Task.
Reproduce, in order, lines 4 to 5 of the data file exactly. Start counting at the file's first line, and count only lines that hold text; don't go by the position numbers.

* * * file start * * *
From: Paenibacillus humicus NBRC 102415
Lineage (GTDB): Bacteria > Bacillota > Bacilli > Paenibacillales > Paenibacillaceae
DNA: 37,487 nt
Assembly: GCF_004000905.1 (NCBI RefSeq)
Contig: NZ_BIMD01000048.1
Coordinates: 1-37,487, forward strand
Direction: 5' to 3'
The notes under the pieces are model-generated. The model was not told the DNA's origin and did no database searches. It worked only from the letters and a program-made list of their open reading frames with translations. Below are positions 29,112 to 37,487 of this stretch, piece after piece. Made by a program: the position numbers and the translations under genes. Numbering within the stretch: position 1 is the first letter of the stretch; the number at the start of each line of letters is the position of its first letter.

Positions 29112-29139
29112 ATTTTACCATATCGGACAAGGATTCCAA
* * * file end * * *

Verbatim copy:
Assembly: GCF_004000905.1 (NCBI RefSeq)
Contig: NZ_BIMD01000048.1